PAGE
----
God’s comfort always matches our suffering. The sufferings we endure as followers of Christ will be matched equally and superabundantly by the comfort of Christ.

“For as the sufferings of Christ abound in us, so our consolation also abounds through Christ.” (2 Corinthians 1:5)

Paul has in mind the succession of events in the life of a believer; first, the affliction, and then the comfort. Thus, Paul has a sure and steadfast hope that as followers of Christ endure sufferings, they will also receive abounding encouragement from God.

2. Embrace the purpose in our pain. 

In verses 9 and 10, we see the purpose in our pain. With every trial and trouble, we must also see the purpose that God fills with each moment of suffering. The redeeming purpose in our pain is that we might trust in God more than we trust in ourselves. The purpose of the “sentence of death,” beyond Paul’s ability to handle on his own, was so that Paul and his team would trust, not in themselves, but in God who raises the dead. Every faithful Jew would have prayed every day to God who is “mighty forever, You make the dead to live.” For Paul, however, this prayer and declaration of God’s power has been infused with new meaning in light of the resurrection of Jesus. The resurrection infuses our everyday life with supernatural power from God.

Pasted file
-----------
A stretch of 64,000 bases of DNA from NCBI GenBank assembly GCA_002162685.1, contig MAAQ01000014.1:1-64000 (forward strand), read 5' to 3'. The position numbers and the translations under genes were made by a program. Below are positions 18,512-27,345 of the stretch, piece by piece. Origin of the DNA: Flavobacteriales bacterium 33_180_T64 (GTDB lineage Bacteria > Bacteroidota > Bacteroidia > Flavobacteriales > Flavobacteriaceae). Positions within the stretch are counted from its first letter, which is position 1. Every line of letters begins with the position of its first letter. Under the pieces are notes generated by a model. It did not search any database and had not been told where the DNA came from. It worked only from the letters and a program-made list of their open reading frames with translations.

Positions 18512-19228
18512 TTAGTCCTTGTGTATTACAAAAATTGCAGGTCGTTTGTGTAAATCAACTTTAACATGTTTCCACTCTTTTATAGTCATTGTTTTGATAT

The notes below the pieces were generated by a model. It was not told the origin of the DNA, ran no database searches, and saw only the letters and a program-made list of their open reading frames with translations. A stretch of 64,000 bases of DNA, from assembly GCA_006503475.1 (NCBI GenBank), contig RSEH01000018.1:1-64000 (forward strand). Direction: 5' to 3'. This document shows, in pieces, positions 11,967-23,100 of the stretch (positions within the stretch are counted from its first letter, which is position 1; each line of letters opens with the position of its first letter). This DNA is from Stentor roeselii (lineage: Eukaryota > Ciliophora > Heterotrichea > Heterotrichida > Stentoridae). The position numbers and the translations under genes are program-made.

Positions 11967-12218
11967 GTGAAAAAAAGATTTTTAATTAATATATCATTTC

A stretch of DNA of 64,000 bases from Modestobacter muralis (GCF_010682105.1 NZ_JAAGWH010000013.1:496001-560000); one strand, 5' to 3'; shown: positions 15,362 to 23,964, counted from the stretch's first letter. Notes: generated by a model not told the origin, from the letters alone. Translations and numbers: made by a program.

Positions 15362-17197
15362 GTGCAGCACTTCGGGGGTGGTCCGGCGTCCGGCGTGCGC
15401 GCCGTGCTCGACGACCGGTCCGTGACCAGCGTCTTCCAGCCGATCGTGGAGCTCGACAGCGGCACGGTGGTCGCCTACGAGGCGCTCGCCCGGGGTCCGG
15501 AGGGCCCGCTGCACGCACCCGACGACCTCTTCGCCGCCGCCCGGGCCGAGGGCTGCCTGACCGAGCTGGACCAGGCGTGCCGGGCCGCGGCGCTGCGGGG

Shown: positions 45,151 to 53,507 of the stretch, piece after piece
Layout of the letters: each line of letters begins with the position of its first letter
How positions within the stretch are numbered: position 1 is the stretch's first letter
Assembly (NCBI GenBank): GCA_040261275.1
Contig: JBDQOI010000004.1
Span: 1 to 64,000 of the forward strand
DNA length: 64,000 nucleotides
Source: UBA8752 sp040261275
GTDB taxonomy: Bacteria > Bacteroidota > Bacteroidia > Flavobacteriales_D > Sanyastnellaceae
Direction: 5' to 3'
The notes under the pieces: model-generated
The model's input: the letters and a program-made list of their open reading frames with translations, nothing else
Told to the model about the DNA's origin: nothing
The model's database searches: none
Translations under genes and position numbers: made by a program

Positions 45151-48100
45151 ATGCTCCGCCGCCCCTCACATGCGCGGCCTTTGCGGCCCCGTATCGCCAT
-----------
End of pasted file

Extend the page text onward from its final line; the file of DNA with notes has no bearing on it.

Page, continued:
A second redeeming purpose for our pain is that we might comfort others (2 Cor 1:4). The result of divine intervention and help is so that we can, in turn, comfort and encourage others in all of their trials through the comfort with which we have been comforted by God. 

3. Remember that God rescues. 

As Paul and his team were pushed beyond their ability and experiencing deep despair, God intervened. This is the beauty of the gospel which shapes our lives. God intervenes to turn our despair to hope, giving purpose to the most devastating circumstances. We face overwhelming circumstances that lead to despair [“the sentence of death”], but God, who raises the dead, intervenes! 

God’s rescuing power, which rescued Paul, continues its work of rescuing God’s people (1:10). In verse 11, Paul reminds us that God’s rescuing power also moves on the wings of His people’s prayers. Through the help of prayer, believers in Corinth join Paul in the gratitude to God for His delivering power.
So as we walk through our days of struggle and face the persistence of pain, we need to focus on the glorious rescue that God is bringing us. We need to embrace the purpose that God has for us in our pain. And we need to praise the Lord through the pain!!

1 thought on “The Power of Comfort”

  1. God intervenes for us both physical and emotional when we open our hearts to Him and praise Him! As His children, we have access to Him – the Creator of the universe……He knows the outcome of our problems.

    Like